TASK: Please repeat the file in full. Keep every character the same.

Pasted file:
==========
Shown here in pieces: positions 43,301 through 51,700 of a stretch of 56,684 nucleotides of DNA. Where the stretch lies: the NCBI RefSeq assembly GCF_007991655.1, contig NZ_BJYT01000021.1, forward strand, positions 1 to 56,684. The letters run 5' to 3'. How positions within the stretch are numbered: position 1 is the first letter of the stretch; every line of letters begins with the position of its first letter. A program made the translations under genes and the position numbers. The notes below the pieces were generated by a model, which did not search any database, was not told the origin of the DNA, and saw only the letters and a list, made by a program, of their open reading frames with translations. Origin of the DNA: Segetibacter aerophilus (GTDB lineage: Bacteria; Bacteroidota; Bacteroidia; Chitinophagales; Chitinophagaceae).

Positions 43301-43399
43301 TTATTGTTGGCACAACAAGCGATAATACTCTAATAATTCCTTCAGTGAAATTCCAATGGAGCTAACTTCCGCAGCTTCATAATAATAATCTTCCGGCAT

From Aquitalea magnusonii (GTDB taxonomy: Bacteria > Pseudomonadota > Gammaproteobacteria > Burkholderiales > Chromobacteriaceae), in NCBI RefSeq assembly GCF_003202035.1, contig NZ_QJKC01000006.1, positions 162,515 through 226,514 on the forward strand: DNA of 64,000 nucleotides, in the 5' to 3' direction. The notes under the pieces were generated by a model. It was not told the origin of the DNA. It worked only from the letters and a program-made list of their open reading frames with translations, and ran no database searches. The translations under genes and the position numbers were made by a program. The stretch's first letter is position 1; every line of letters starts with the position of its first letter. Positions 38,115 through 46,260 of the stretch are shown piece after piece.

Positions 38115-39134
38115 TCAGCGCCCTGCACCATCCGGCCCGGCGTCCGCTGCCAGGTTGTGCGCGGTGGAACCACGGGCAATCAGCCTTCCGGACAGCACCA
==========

Shown here in pieces: positions 43,301 through 51,700 of a stretch of 56,684 nucleotides of DNA. Where the stretch lies: the NCBI RefSeq assembly GCF_007991655.1, contig NZ_BJYT01000021.1, forward strand, positions 1 to 56,684. The letters run 5' to 3'. How positions within the stretch are numbered: position 1 is the first letter of the stretch; every line of letters begins with the position of its first letter. A program made the translations under genes and the position numbers. The notes below the pieces were generated by a model, which did not search any database, was not told the origin of the DNA, and saw only the letters and a list, made by a program, of their open reading frames with translations. Origin of the DNA: Segetibacter aerophilus (GTDB lineage: Bacteria; Bacteroidota; Bacteroidia; Chitinophagales; Chitinophagaceae).

Positions 43301-43399
43301 TTATTGTTGGCACAACAAGCGATAATACTCTAATAATTCCTTCAGTGAAATTCCAATGGAGCTAACTTCCGCAGCTTCATAATAATAATCTTCCGGCAT

From Aquitalea magnusonii (GTDB taxonomy: Bacteria > Pseudomonadota > Gammaproteobacteria > Burkholderiales > Chromobacteriaceae), in NCBI RefSeq assembly GCF_003202035.1, contig NZ_QJKC01000006.1, positions 162,515 through 226,514 on the forward strand: DNA of 64,000 nucleotides, in the 5' to 3' direction. The notes under the pieces were generated by a model. It was not told the origin of the DNA. It worked only from the letters and a program-made list of their open reading frames with translations, and ran no database searches. The translations under genes and the position numbers were made by a program. The stretch's first letter is position 1; every line of letters starts with the position of its first letter. Positions 38,115 through 46,260 of the stretch are shown piece after piece.

Positions 38115-39134
38115 TCAGCGCCCTGCACCATCCGGCCCGGCGTCCGCTGCCAGGTTGTGCGCGGTGGAACCACGGGCAATCAGCCTTCCGGACAGCACCA